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SASKATOON – The University of Saskatchewan’s (U of S) Colleges of Education and Nursing have signed a memorandum of understanding (MOU) with Onion Lake Cree Nation to create additional opportunities for potential post-secondary students to learn where they live.
The agreement gives Onion Lake students the option of entering into the fields of either education or nursing, or completing prerequisites for other health sciences in Onion Lake through the support of the already established Indian Education Teaching Program (ITEP), run by the College of Education.
“The College of Education respects and honours the work and goals of our First Nation communities and is committed to working at meeting student needs both on and off campus,” said Michelle Prytula, dean of the College of Education.
The College of Education has a long history of successful partnerships with First Nation communities through its ITEP program, which has been around for more than 40 years.
“The mandate of ITEP is to ensure Indian control of Indian Education and that is the guiding principle behind our program,” said Chris Scribe, co-ordinator of ITEP and First Nations, Métis and Inuit Programming in the College of Education. “Producing First Nation teachers to teach First Nation children in a way that promotes culture, language and traditions is essential to the success of First Nation children in our schools.”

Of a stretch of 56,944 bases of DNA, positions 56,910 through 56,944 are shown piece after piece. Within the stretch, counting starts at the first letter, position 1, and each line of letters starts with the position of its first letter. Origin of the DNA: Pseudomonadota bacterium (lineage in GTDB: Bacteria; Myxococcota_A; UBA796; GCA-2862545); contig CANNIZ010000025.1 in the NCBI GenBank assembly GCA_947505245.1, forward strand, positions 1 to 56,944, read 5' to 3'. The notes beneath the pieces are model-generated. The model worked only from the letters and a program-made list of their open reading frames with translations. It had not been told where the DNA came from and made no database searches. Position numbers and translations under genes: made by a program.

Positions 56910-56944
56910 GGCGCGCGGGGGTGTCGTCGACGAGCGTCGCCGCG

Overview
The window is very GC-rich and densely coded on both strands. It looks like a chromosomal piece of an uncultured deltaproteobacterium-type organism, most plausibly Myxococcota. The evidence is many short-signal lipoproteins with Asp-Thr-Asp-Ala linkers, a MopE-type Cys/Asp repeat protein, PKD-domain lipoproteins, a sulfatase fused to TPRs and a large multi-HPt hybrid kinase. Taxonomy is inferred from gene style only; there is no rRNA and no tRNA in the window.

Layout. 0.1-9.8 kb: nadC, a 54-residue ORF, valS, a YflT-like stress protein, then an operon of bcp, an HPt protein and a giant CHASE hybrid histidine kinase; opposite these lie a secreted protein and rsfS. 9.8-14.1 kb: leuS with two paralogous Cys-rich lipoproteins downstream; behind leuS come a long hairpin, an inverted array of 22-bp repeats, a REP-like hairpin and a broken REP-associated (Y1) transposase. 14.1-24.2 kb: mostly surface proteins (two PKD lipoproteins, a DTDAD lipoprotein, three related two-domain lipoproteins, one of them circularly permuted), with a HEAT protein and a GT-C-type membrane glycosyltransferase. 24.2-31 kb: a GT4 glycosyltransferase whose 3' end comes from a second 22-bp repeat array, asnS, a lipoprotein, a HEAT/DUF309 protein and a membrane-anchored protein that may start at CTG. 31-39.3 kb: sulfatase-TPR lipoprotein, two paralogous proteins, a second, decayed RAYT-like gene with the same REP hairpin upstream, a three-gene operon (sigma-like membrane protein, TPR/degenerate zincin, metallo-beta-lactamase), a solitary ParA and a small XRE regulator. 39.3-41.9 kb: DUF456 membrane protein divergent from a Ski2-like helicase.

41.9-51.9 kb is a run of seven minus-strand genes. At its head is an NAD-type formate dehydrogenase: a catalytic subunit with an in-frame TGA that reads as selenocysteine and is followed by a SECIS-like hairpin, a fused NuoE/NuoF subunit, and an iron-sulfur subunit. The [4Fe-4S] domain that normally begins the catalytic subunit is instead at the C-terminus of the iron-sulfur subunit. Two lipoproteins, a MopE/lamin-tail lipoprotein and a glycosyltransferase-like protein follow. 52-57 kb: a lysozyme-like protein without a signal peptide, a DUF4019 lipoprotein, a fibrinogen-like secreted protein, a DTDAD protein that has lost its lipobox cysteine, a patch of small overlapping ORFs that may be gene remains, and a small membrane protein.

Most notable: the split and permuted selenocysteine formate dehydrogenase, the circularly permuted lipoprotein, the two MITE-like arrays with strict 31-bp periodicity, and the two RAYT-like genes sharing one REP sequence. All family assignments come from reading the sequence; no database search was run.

Lorna Butler, dean of the College of Nursing, said that through this new agreement, Onion Lake Cree Nation students will have the advantage of learning together with others in the College of Education and ITEP. Once they complete their first year at Onion Lake, they can then apply to the College of Nursing to complete years two through four at one of our sites.
“The College of Nursing has been responsive to the needs of rural and remote communities by offering students the opportunity to obtain a nursing degree without leaving their home communities,” said Butler. “‘Learn Where You Live’ is a model that helps build a local, skilled workforce to provide better access to health. The College of Nursing is proud to be part of this collaboration.”
“Having sufficient numbers of qualified, local Aboriginal nurses to provide health care is key to improving Aboriginal quality of life and well-being,” said Heather Exner-Pirot, strategist for outreach and Indigenous engagement, College of Nursing. “This partnership allows the college to extend the opportunity to make nursing education more responsive and accessible to the people of Onion Lake.”
Onion Lake Cree Nation’s strategic plan and vision is for people to assume productive and responsible roles in society, including acquiring leadership roles within its education system.